Blogger Tace said...

Wow, you can eat nettles? Do I sound like a dunce? I didn't realize, my Mama knew all sorts of things we could eat from the yard but I don't ever recall anything about nettles (Maybe they didn't grow near us). I have heard of nettles but usually in relation to rashes or something, this has been a really fascinating post. I had to pop over to Google right away and look up info on them. Very interesting, love your photos!!

6:44 AM, May 03, 2008  
Blogger Tace said...

I just remembered where I heard tell of Nettles before, it was a fairy tale, where the sister had to weave 7 sweaters made of nettles for her brothers who were turned in to swans.

6:48 AM, May 03, 2008  
Blogger Michelle said...

I really enjoy this site, for me there is nothing more fun than going to the farmers market, and it's a real thrill to see what the markets in france are like. Beautiful pics!

7:58 AM, May 03, 2008  
Blogger MEDITERRANEAN KIWI said...

lucy, i have never come across such good food photography before - i feel i am in the photo, seeing smelling, tasting the food right there with you. i've added a link to your site on my own food page.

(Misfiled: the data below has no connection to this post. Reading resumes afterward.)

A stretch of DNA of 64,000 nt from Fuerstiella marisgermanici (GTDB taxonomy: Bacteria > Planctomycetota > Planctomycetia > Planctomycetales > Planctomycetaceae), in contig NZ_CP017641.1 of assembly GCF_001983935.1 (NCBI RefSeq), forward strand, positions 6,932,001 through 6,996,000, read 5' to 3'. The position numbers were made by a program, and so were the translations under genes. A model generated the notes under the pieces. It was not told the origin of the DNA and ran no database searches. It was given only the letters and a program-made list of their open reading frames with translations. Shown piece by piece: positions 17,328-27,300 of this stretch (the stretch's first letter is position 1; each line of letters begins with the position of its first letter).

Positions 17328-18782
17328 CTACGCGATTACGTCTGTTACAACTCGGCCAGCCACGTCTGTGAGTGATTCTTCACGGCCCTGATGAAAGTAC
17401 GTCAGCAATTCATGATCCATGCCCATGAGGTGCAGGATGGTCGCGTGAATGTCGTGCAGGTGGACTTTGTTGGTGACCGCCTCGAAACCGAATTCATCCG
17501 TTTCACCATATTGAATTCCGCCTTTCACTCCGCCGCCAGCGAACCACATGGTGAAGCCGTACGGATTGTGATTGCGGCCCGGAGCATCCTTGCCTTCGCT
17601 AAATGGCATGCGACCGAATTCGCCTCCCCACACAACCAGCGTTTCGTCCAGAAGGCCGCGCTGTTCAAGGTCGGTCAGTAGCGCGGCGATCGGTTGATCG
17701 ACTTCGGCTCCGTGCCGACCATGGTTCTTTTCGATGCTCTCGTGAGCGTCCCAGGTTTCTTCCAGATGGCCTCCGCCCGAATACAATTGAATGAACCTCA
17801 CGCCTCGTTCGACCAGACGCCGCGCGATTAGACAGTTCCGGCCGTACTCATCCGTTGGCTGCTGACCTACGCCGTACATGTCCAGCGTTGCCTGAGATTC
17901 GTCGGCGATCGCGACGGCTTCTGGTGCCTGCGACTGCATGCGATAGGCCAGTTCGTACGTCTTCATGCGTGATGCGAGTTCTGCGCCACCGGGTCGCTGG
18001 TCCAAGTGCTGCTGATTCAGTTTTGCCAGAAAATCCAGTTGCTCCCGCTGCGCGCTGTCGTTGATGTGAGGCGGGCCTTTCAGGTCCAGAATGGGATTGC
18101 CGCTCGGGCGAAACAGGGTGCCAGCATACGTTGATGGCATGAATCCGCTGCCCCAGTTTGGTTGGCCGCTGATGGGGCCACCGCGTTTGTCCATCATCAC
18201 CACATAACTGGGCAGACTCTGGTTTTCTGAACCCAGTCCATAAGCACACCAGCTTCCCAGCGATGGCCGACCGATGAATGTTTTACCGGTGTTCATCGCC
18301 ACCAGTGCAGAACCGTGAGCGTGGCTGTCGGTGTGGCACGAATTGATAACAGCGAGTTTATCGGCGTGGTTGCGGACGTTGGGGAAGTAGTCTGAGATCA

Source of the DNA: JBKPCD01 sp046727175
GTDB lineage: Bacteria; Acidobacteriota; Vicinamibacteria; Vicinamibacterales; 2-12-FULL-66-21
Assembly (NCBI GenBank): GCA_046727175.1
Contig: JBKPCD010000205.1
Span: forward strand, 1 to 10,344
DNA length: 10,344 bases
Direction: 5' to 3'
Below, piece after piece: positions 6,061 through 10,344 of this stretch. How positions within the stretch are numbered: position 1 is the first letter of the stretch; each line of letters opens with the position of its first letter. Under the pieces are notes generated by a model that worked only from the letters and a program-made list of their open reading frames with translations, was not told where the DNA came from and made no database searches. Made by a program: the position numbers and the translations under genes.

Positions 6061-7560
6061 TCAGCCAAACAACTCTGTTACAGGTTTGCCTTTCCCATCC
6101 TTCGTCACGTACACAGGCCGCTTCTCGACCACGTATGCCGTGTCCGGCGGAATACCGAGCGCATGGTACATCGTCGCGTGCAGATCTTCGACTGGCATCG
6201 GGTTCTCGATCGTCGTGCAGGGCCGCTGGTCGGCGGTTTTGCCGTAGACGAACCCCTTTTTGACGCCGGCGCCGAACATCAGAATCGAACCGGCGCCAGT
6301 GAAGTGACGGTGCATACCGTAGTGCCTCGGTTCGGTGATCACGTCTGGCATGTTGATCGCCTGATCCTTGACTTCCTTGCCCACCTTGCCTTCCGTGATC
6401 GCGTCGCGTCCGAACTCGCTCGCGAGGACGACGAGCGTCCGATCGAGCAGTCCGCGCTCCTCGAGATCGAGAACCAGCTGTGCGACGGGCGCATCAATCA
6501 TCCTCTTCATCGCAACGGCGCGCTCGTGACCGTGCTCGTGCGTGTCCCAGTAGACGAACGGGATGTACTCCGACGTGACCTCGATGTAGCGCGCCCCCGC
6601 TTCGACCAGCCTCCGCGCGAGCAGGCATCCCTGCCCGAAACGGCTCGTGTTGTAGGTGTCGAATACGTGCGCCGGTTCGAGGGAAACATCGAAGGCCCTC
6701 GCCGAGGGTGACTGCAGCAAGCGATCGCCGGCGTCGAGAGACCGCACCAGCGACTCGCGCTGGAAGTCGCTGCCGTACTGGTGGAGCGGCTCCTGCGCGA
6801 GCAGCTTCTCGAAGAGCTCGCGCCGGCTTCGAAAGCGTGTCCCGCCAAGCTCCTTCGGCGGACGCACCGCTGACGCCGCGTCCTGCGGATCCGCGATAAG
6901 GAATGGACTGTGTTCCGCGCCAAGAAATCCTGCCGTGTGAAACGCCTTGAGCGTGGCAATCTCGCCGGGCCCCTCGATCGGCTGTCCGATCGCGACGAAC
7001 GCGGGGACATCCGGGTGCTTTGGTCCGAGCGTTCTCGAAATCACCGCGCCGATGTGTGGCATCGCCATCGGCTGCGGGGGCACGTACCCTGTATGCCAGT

8:34 AM, May 03, 2008  
Blogger Lael said...

I'm so glad I discovered your blog! I am enjoying scrolling through your delicious recipes, beautiful photos, and thoughtful writing. I grew up with nettles growing wild in my backyard and had heard that they were edible but now I wish I had taken the opportunity to experiment while I had it. You make them sound very enticing!

10:50 PM, May 03, 2008  
Anonymous Anonymous said...

Suburbanbrunette and I had the same exact thoughts on A Woman In Berlin!!!

Awesome book, btw. And I too kept wondering what a nettle looked and tasted like while reading it.

Wonderful blog and photos. I will definitely return. :)

8:30 PM, September 21, 2008